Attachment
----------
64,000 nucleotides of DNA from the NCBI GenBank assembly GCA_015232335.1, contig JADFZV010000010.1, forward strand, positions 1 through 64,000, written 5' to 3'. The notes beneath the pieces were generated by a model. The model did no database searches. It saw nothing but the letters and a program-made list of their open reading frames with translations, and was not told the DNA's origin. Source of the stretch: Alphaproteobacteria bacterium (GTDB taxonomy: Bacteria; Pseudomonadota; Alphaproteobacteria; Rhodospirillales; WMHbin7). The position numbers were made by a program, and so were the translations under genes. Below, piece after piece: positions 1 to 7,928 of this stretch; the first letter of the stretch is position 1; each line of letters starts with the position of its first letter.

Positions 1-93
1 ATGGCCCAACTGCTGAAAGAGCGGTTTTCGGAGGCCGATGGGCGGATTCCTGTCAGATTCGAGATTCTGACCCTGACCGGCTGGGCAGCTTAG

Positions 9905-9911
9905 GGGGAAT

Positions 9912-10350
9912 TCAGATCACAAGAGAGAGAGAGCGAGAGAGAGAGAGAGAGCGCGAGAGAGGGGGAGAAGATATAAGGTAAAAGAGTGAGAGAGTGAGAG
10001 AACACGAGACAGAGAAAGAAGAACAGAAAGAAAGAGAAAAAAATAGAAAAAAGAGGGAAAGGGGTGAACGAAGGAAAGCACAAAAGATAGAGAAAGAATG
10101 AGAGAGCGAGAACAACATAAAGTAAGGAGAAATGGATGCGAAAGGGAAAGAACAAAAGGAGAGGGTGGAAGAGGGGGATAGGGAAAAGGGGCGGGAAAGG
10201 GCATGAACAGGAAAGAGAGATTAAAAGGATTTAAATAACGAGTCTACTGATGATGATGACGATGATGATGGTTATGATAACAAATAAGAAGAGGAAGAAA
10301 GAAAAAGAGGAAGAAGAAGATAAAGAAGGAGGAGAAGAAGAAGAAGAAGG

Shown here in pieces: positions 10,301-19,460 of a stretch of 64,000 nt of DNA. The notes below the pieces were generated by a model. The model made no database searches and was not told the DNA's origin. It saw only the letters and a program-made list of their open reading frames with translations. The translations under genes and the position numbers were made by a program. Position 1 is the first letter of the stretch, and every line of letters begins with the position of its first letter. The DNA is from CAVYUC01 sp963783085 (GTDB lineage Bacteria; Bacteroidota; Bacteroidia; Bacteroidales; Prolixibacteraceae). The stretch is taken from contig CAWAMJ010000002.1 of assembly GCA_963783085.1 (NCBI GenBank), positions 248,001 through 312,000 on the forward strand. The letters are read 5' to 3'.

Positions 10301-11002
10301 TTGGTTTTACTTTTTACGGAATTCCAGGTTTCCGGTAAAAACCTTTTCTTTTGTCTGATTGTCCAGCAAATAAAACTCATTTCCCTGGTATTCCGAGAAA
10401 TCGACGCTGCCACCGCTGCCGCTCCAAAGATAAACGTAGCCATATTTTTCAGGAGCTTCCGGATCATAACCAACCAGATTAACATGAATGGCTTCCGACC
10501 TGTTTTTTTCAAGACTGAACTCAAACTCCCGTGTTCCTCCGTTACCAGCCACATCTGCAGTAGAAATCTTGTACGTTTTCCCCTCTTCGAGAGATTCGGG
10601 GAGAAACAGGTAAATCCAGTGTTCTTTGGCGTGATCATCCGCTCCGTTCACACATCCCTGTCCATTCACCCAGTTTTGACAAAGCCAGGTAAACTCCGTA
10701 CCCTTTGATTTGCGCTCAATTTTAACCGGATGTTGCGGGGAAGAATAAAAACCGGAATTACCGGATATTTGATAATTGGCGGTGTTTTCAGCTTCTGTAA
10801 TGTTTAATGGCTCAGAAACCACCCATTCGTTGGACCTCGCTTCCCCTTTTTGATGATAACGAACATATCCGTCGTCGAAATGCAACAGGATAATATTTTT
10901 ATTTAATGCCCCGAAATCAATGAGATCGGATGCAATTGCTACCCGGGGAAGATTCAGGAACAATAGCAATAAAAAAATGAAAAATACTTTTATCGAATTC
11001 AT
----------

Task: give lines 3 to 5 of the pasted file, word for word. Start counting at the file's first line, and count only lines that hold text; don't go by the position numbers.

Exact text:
1 ATGGCCCAACTGCTGAAAGAGCGGTTTTCGGAGGCCGATGGGCGGATTCCTGTCAGATTCGAGATTCTGACCCTGACCGGCTGGGCAGCTTAG

Positions 9905-9911
9905 GGGGAAT